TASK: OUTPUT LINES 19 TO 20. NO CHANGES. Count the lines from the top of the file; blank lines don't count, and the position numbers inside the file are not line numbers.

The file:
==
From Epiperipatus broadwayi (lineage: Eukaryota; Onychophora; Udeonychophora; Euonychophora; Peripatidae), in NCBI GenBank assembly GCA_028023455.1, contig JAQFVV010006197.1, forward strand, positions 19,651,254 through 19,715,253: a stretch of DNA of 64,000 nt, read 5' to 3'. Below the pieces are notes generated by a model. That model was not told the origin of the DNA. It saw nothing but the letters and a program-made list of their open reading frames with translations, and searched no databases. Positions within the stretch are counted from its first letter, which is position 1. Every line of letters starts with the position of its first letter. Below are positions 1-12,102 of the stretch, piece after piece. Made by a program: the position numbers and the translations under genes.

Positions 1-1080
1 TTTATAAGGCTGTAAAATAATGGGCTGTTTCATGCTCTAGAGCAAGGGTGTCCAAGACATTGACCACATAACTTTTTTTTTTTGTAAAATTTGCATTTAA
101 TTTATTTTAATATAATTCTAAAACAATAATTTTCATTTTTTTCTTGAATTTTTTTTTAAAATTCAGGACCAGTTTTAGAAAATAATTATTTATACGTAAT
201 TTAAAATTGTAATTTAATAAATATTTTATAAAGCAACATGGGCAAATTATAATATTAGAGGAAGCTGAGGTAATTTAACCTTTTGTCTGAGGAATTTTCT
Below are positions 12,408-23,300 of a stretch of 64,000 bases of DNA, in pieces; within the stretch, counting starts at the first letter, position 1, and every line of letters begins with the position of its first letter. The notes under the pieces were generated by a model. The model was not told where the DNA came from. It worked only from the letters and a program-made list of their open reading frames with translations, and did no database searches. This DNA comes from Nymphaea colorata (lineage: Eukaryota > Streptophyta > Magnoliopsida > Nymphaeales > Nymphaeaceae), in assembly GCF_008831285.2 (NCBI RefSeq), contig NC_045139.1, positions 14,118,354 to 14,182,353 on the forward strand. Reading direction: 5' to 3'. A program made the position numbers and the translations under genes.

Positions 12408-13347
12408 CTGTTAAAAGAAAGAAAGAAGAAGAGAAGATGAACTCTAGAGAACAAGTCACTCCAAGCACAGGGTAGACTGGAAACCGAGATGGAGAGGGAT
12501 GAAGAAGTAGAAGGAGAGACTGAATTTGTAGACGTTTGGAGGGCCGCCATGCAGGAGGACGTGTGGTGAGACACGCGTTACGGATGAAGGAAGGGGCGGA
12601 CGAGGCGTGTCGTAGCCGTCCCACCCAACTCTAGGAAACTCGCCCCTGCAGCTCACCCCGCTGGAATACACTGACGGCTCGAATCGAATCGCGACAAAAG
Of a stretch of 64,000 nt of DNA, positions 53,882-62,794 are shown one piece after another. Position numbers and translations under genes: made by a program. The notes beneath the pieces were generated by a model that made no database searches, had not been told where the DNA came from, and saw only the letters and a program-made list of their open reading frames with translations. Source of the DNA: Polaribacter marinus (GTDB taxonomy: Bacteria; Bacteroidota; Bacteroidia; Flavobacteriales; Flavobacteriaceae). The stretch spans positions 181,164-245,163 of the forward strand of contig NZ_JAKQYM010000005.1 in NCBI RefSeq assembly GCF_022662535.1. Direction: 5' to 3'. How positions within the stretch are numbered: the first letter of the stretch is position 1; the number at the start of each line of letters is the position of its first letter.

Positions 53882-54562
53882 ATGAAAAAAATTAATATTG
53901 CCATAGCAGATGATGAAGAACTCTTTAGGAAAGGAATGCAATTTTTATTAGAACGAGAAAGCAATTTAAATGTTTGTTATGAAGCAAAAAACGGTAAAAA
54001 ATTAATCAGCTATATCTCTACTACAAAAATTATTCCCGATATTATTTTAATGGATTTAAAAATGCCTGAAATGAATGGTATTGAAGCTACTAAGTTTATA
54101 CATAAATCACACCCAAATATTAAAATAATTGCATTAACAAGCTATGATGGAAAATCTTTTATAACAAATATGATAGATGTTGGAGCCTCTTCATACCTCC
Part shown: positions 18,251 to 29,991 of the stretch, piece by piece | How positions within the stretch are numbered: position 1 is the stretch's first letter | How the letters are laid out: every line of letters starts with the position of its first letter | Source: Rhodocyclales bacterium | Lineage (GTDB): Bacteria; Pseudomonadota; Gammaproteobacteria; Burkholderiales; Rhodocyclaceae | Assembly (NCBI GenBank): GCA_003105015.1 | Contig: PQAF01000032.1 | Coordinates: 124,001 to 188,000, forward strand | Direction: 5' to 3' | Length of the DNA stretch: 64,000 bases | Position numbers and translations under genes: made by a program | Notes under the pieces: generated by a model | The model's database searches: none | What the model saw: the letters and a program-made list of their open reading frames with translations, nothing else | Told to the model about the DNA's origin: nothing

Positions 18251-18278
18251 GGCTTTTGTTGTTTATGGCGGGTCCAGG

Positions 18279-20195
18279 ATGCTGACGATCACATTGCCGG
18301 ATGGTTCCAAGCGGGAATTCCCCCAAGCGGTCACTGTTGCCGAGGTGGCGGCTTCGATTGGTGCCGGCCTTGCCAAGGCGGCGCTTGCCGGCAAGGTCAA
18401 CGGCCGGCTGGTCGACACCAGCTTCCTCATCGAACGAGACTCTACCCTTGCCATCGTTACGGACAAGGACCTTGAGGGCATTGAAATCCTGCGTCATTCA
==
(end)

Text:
18251 GGCTTTTGTTGTTTATGGCGGGTCCAGG

Positions 18279-20195